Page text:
Universities would like to see that you have not just ‘peaked’ at school but actually have enough academic potential to develop further intellectually. An example you could use would be something like an extended project or piece of independent research you undertook; both of these rely on skills you need at university, namely self-reliance, intuition, and critical thinking. In this section you can also talk about what you might like to get out of the degree course, for example in terms of exploring new visual arts or movements.

Have Clear Reasons

Universities will react best to an application that is clear in its motivation and reasons for wanting to study a subject at degree level. Be specific about what you’re most looking forward to studying (making sure all your chosen universities cater for that) and about why you chose art history in general. If you can, you could also talk about what you’d like to go on to do with the degree, e.g. work in curating, conservation, tourism, etc. and how the degree would help you to achieve it. Don’t be scared to be modest about your knowledge gaps and how the degree will resolve these.


What Should I Avoid in an Art History Personal Statement? 

Any personal statement that begins with a cliché like ‘What is art?’ or ‘Art is the apogee of human self-expression’ immediately turns the reader’s attention off. Avoid clichés, familiar language, quotations, and overly elaborate prose.

Also avoid talking too much about anything other than you, so it’s fine if you drop the name of your favourite painting or artist into the statement somewhere, but don’t begin an involved analysis of the painting.

It may sound obvious, but also don’t lie. If you’re called for an interview, you’ll be questioned in depth on what you put into the statement, so you need to be certain in your knowledge of it.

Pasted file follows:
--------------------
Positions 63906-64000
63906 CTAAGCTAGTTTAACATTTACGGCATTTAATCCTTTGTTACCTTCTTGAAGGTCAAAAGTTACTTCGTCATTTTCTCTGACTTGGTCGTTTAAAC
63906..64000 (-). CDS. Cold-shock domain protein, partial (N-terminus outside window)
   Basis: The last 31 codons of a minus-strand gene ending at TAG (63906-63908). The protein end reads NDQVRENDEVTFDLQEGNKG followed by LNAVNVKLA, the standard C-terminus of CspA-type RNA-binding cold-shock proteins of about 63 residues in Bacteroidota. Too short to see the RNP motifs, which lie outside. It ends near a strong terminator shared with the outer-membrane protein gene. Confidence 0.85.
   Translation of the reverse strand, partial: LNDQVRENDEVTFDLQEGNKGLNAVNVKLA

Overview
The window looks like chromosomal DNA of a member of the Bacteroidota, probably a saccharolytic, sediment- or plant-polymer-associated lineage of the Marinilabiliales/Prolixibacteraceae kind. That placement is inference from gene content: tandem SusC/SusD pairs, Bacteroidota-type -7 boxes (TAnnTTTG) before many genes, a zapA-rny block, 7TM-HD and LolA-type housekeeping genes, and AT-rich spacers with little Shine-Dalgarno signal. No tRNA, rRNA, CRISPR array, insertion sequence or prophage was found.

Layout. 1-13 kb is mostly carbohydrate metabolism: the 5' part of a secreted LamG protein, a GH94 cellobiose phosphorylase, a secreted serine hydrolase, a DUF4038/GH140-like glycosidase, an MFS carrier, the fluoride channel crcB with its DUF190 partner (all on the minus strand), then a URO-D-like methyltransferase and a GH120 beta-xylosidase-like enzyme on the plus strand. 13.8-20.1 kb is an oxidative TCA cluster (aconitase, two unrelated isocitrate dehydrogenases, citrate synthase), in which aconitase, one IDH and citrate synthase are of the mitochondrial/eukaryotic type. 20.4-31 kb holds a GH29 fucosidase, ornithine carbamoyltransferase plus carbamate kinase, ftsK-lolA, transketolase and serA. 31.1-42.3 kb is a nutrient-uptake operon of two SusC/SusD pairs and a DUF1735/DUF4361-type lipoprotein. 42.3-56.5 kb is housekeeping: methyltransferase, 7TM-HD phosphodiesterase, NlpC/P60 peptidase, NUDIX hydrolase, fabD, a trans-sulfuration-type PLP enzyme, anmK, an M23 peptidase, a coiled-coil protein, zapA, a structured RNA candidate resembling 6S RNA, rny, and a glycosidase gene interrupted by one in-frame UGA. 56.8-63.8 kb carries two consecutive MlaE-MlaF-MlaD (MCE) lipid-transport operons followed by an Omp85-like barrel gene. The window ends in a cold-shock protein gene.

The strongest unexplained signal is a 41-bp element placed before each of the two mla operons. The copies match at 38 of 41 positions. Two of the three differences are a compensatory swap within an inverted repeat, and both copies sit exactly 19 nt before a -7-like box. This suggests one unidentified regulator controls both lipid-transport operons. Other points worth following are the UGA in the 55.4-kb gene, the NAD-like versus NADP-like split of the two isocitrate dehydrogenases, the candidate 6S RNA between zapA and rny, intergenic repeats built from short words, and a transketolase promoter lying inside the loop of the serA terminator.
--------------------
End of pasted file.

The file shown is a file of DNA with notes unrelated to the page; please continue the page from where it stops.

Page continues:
Finally, avoid being specific about universities if you’re applying to more than one, but be as specific as possible about yourself.


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Advice on How to Start an Art History Personal Statement  

Many people are tempted to begin an art history personal statement with a sweeping observation about art in general or with a quotation from a critic; we don't recommend this. Begin by expressing in captivating but simple and direct language how you came to be absorbed by the subject and why you wish to study it at university.

The opening line should be memorable, but for the right reasons. Don’t set out to shock or provoke as you want the universities to been intrigued by you in a positive way. Remember that you want them to want to meet you and, ultimately, teach you for the next three years a at least.

Sometimes the beginning of the statement is the hardest to write, so brainstorm all the reasons why you’re interested in it and go from there.


Advice on How to Finish an Art History Personal Statement  

You’ve hopefully followed a good structure for your statement and each section has led seamlessly onto the next, so the conclusion should feel like it’s coming at the right time.

The purpose of the conclusion is to condense your motivation and interest for the reader once more, without sounding repetitive. It should reinforce the points you’ve made, and make it sound like the only reasonable next step would be for you to embark on an art history degree.